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Captain Marvel (2019)

My knowledge of Marvel’s actual comic books extends to a bit just beyond the original Secret Wars, plus Grant Morrison’s 2004-ish run of New X-Men. The character of Carol Danvers has never occupied very much of my headspace within that. During one of those periods where – I think – her fans would tell you that her writers were just screwing with the character to be meaninglessly cruel, her powers got stolen by Rogue back when Rogue was a villain. This was when Rogue was drawn to be deliberately ugly instead of a supermodel. So Carol occasionally showed up in Uncanny X-Men when I was occasionally reading it, with a new power set and the name Binary.

About fourteenish years ago, I had a lot of extra cash and briefly entertained myself by buying most of Marvel’s line of Essentials reprints, and DC’s similar Showcase Presents. I bought the Ms. Marvel collection and I’m not sure why I kept it, except out of morbid curiosity over the unbelievably awful ending. Apparently the whole “Binary” business came about from X-Men writer Chris Claremont taking perfectly understandable objection to a previous writer being so clueless about what to do with a strong female lead character that he had her get brainwashed and pregnant while the Avengers stood by thinking how nice it was that Carol finally found someone to settle down and birth some babies with. A later writer decided that what Carol really needed was to become an alcoholic.

So in the last decade, some creative teams who want to actually portray the character as heroic and inspiring, led by writer Kelly Sue DeConnick, have apparently turned this mess of a character into something that a younger and more clued-in fanbase has loved. I haven’t read any of these comics, but they certainly sound a trillion times more interesting and more sympathetic to their audience than anything that was done with the character when I was a kid. And it’s this version of Captain Marvel – the one who flies jets for the Air Force and doesn’t wear a black bondage costume – who’s been incorporated into the Marvel movies, played by Brie Larson, and we all found it hugely entertaining.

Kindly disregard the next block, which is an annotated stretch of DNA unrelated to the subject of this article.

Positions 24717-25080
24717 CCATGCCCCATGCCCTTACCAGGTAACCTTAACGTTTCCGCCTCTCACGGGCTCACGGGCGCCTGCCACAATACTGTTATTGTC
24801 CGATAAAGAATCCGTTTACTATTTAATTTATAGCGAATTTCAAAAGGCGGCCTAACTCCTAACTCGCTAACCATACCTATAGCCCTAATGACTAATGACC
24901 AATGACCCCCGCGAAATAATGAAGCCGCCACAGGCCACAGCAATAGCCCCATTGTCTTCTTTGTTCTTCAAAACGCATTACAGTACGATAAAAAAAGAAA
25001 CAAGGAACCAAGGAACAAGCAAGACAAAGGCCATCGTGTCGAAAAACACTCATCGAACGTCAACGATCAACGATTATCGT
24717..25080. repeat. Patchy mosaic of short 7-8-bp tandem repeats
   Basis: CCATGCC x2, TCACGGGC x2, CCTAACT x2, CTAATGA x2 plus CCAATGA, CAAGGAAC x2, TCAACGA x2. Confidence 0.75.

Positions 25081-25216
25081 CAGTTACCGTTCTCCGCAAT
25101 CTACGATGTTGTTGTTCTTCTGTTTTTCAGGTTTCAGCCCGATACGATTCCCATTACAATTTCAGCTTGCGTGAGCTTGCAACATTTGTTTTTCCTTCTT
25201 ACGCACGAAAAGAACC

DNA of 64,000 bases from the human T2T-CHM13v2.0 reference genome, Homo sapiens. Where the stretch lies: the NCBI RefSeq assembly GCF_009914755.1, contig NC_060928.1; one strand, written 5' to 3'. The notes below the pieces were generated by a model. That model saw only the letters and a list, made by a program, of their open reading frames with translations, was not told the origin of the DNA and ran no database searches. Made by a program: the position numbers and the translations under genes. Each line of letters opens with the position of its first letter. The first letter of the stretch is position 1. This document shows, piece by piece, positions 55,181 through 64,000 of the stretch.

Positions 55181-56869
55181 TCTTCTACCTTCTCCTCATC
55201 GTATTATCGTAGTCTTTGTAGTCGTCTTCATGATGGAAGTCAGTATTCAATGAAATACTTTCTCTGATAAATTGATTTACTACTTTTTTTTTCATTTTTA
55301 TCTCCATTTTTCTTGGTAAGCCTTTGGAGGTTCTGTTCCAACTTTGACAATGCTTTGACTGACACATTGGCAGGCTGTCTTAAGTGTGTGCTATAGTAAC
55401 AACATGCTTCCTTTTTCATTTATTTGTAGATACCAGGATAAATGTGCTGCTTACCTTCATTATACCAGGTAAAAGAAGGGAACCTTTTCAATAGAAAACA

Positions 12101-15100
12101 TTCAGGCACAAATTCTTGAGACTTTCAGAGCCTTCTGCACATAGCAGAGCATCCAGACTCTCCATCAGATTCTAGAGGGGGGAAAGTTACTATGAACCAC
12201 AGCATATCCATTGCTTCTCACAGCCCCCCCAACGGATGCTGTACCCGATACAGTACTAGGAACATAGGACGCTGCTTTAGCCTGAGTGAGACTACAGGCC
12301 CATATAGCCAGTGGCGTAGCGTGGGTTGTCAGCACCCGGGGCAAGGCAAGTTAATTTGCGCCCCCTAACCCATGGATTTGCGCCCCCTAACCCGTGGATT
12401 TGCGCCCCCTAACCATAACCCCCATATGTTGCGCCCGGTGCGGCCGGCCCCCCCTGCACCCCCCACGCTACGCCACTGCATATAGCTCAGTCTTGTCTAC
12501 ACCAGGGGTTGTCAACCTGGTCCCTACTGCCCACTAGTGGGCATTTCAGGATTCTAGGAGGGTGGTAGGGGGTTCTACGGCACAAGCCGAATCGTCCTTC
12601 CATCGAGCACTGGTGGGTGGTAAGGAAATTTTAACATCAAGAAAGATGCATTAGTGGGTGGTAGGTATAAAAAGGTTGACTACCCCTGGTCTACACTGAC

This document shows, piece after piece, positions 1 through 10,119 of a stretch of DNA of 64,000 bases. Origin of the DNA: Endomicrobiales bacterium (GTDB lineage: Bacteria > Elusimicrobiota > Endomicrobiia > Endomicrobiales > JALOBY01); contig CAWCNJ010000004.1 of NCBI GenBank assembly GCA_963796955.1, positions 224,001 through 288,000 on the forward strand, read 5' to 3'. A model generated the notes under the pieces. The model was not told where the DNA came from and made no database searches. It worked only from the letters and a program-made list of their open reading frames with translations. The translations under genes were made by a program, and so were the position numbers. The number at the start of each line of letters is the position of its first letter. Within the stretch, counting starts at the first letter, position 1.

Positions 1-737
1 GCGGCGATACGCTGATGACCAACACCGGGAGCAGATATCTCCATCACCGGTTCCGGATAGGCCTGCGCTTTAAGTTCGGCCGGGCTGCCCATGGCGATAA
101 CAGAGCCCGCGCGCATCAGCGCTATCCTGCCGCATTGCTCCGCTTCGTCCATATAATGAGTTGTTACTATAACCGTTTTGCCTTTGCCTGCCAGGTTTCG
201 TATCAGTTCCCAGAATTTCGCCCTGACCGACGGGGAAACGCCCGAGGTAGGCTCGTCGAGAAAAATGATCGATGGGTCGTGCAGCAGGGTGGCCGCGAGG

The movie is set thirteen years before Iron Man, in the days of dial-up connections and Blockbuster Video, and it dots a bunch of Is and crosses a bunch of Ts you didn’t think needed noting. It gives us the early career of Ronan the Accuser and one of Clark Gregg’s first assignments as Agent Coulson. It answers all sorts of questions about Nick Fury and who he’s been willing to trust. They’ve got this digital de-aging business down to such an art that it looks like Samuel L. Jackson made this film immediately after he made Pulp Fiction in 1994.

Most importantly, though, this gives us a great character, one who has some confusion, but a great deal of confidence and incredible power. Like T’Challa and the cast from Wakanda, she’s here to inspire a wider and a more diverse audience than the narrowly-focused world of comics-based stuff typically does. I’m really looking forward to seeing her interact with the other heroes in next month’s Avengers film, and as for our favorite seven year-old critic, we saw the movie and had lunch and went by Payless to get some new shoes as the chain enters its dying days, and he picked himself out a pair of red sneakers with Carol’s logo on them.